At the time of Jesus, the majority of the Jews already believed in the resurrection of the dead at the end of time. It was the hope that gave them the capacity to suffer any number of atrocities. The mother of the Maccabee brothers (2 Maccabees 7) is an example of the outstanding bravery and courage, each springing from the hope in the resurrection from the dead. Belief in the afterlife is a strong motivation that can justify almost any suffering, no matter how painful, like the mother of the Maccabees watching her own children being put to death.

The resurrection of Jesus holds all that promise - reward, punishment and recovery of life - but it brings it all into another level. The problem with life on earth is not only in the unrewarded generosity and unpunished sin, but also in the unanswered doubt: is God himself justified in having created the universe with us in it? Is this horrible and beautiful creation worth it? Are the ugly sins of people and the crumbling nature of creation itself worthy of God?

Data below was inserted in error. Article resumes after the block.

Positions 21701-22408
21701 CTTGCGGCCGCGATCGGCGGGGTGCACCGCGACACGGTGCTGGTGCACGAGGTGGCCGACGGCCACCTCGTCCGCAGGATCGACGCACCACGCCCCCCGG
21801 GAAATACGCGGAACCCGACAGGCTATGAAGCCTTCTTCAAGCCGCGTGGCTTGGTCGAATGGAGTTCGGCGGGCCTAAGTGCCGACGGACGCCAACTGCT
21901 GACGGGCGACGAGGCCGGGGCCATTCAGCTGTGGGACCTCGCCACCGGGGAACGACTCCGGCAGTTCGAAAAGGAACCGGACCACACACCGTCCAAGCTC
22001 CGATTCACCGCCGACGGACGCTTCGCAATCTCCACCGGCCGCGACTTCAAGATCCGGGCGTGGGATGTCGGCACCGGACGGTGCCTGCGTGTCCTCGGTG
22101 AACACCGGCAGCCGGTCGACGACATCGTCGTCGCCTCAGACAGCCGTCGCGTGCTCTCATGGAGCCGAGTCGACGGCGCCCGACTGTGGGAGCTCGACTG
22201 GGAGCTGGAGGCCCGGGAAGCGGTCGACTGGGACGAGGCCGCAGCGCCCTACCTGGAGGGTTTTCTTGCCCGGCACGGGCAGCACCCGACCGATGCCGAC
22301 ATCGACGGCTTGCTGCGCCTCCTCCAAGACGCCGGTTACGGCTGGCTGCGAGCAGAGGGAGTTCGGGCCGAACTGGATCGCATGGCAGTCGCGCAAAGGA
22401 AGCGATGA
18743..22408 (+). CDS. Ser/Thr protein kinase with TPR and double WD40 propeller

The act of creating was an act of separating from God; the resurrection will be union with God. By raising Jesus from the dead, God has united himself to humanity and to our world and the universe. By the resurrection our doubt will be overcome, we will come to see that God was right. We were worth it! To him the victory! And we are right there in the midst of it celebrating with him. The resurrection of Jesus makes of this universe, this world, this humanity of ours, a wondrous act, to be celebrated in all eternity.

He will not be along side of us, nor in the neighbourhood, but we shall be in God, and he in us. God will be all in all. That is our reason for wishing you all a happy Easter! Alleluia!

With prayerful best wishes, I remain:

Sincerely yours in Christ our Lord,

+Marcel Gervais
Archbishop of Ottawa